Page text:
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Thrianta


Introduction

The unusually named Thrianta is a stunning red rabbit that has fawn fur under its tail and paws. It was originally developed in the Netherlands where it was named after the ancient name for the Drenthe region, where it originated. It’s thought it was originally bred for the House of Orange-Nassau. The breed was developed further in Germany and had found its way to the UK by the 1980s, and by the 1990s it had made an appearance across the Atlantic. The Thrianta has fur that’s scarlet and orange – rather like an Irish setter. It’s an alert rabbit that’s active and intelligent. They are compact and ‘cobby’ with short, upright ears.

History

Experts believe that the Thrianta was first developed in Holland in the 1930s by schoolteacher H.Andreae, who bred a red-orange rabbit as a tribute to the country’s Royal family, the House of Orange-Nassau. As an ardent royalist, Andreae also planted orange-coloured flowers around his home. He put together Black & Tans, Havanas and the self-coloured Tortoise Papillon in order to create a red rabbit that he could dedicate to the Royal house. After he helped write the Thrianta standard, the breed was admitted to the Dutch standards in 1940, although at that time the guides required some brown fur in the coat. World War II took its toll on the breed as the surrender of Holland to Nazi troops meant that many Dutch families had little to eat. This in turn meant that many small animals – rabbits included – ended up in the ovens of the Dutch people and the German soldiers. This had a significant impact on Thrianta numbers and by the end of the war they were virtually extinct. Many fanciers rallied to prevent the Thrianta from disappearing altogether and many examples in Germany were put to Saxony animals, which eventually created the European Sachsengold. Despite there being a Dutch Thrianta club, most European clubs and associations recognise the Sachsengold, but they don’t recognise the Thrianta.

Appearance

Main colourways: red-orange Average weight: 5-6lbs The Thrianta is known as ‘The Fire of the Fancy’ thanks to its rich red colour and thanks to this amazingly rich coat, this is one redhead that is often cited as the most stunning of its kind. The colour of the pelt is deep and carries all the way down the hair shaft to the skin. Slightly lighter colouring is permitted around the eyes, the pads of the feet, the underside and underneath the tail. Although they are small, the Thrianta is a fancy breed that’s compact and rounded, with a slight arch to the back. Bucks are decidedly masculine looking, whereas does are more slight and feminine in appearance.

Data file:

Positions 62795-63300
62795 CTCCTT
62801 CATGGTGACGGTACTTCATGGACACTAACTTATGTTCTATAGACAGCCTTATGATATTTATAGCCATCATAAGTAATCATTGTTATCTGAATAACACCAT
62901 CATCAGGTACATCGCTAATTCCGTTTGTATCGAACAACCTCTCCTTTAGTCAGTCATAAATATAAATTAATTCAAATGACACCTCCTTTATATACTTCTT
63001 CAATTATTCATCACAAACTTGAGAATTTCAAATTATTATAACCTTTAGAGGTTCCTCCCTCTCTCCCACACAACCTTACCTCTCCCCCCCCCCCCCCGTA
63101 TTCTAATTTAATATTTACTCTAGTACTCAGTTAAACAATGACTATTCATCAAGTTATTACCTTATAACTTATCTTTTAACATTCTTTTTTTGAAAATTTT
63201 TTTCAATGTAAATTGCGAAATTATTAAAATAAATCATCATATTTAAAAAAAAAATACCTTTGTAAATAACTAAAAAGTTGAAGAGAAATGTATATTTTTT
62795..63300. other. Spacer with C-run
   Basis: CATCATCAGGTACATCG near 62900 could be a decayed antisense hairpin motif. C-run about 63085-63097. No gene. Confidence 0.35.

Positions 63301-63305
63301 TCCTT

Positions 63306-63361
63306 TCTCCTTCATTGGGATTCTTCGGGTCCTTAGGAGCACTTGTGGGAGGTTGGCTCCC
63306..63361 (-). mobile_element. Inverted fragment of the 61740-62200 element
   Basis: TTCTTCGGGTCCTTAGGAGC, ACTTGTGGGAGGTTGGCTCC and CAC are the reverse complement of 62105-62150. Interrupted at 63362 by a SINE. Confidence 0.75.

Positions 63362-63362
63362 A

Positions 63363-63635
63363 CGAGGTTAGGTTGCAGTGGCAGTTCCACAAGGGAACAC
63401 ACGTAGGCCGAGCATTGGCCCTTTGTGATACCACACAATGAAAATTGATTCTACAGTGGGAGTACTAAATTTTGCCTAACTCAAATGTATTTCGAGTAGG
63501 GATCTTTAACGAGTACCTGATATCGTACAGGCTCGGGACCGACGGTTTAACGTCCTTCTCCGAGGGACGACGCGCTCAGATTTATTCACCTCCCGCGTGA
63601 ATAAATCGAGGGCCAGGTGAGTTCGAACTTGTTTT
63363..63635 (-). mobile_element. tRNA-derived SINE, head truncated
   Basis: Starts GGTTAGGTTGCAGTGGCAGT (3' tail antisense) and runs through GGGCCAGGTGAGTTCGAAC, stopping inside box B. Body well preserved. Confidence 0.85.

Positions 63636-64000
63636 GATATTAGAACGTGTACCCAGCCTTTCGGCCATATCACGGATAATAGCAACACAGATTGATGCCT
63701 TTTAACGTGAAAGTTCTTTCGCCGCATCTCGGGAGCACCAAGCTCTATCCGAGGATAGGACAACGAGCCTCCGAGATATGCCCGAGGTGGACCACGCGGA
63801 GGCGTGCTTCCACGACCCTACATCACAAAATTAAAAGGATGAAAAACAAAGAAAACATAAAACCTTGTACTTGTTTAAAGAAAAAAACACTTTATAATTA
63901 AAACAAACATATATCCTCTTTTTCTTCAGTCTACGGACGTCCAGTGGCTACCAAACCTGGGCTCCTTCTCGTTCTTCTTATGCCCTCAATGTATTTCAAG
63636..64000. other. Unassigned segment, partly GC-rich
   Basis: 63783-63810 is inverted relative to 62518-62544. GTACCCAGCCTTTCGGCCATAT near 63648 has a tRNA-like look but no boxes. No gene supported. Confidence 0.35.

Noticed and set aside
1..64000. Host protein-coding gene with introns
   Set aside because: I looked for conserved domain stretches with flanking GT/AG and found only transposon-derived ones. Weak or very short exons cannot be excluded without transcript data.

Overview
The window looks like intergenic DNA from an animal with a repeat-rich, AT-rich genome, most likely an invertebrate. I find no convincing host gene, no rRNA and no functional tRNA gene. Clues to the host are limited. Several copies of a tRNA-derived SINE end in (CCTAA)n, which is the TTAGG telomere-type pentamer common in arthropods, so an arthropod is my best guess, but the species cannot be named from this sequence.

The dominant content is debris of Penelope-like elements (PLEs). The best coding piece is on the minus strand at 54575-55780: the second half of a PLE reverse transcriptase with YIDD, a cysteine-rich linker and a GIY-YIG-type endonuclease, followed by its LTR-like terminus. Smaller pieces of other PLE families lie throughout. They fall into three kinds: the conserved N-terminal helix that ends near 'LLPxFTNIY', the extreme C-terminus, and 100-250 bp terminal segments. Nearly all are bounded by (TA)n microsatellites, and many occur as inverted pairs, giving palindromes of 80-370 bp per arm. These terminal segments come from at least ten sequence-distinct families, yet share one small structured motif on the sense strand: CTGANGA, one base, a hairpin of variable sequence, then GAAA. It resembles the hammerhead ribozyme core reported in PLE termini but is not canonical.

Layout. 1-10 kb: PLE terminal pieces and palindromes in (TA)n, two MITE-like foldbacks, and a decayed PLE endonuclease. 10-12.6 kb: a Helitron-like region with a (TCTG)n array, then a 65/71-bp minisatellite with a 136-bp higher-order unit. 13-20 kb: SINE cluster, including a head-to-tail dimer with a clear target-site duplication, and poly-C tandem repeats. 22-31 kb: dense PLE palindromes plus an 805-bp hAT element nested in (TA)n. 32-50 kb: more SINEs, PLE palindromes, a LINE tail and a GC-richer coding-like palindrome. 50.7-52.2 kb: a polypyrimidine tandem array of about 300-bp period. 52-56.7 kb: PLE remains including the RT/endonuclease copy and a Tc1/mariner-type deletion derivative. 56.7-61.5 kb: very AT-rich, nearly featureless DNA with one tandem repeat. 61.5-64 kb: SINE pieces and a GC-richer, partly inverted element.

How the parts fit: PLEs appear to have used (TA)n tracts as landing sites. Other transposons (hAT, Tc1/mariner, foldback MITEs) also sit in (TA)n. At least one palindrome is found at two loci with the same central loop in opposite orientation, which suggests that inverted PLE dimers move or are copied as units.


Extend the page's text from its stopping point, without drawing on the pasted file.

Temperament

The Thrianta makes excellent companion animal thanks to their gentle, inquisitive nature. Because of their size they make a great first rabbits for children and adults who may want to begin breeding. They are not so small as to be frail and delicate, while they are also not too big as to be unmanageable. If you are looking for your first rabbit it’s worth visiting shows and speaking to breeders about the type that would suit you best. It’s also wise to learn how to handle a rabbit correctly, as even the most docile animal can panic if it’s picked up incorrectly. A struggling rabbit is strong and can cause injury to itself or its handler.

Thrianta Health

Dental problems can affect any breed and the Thrianta is no exception. Rodent teeth grow constantly and they must have diet that features lots of fibrous green vegetables and roughage such as hay that will help keep the teeth worn down and prevent overgrown molars and enamel spurs. Spurs and overgrown molars can cause many other problems including abscesses which can lead to serious complications and if an animal’s teeth are in poor condition it could also affect his ability to eat properly. Owners should check their pet’s teeth regularly – particularly those with smaller rabbits, as smaller, compact heads can exacerbate dental problems. Any rabbit should be wormed regularly and he should also be treated for fleas and ticks. If you have a female rabbit you should consider spaying in order to prevent uterine cancer, which is common in rabbits. Care should be taken to prevent your animal falling victim to flystrike. If he is unable to groom himself properly because he’s overweight and if he lives outdoors, flies will be attracted to any areas of fur that are soiled. Flies will lay their eggs in these soiled areas of fur and the emerging maggots can cause damage to skin of the rabbit and leave him with open wounds. It’s important that your rabbit is kept clean and dry and flies are kept away from him and from around his living areas.

Caring for a Thrianta

Rabbits should be fed green, fibrous vegetables like cabbage, kale, lettuce, dandelions and nettles, as well as high quality hay and pellets. Clean drinking water should always be available too. If he’s going to live in a hutch it should be weatherproof with a cover over the front to keep out the worst of the weather. It shouldn’t be placed in areas that get the full sun or that are particularly windy. It should be big enough to allow him to stand on his hind legs and to hop at least three times from one end of the hutch to the other. It must have a covered area where he can nest and get out of the wind and rain and it should be lined with shavings and straw. Any toilet areas should be removed daily and all bedding should be removed and replaced once a week. If he’s going to be a house rabbit he should be provided with a specially designed indoor cage and he should also be trained to use a litter tray. It’s also wise to remove anything that you might not want chewing such as cables, wires and shoes.

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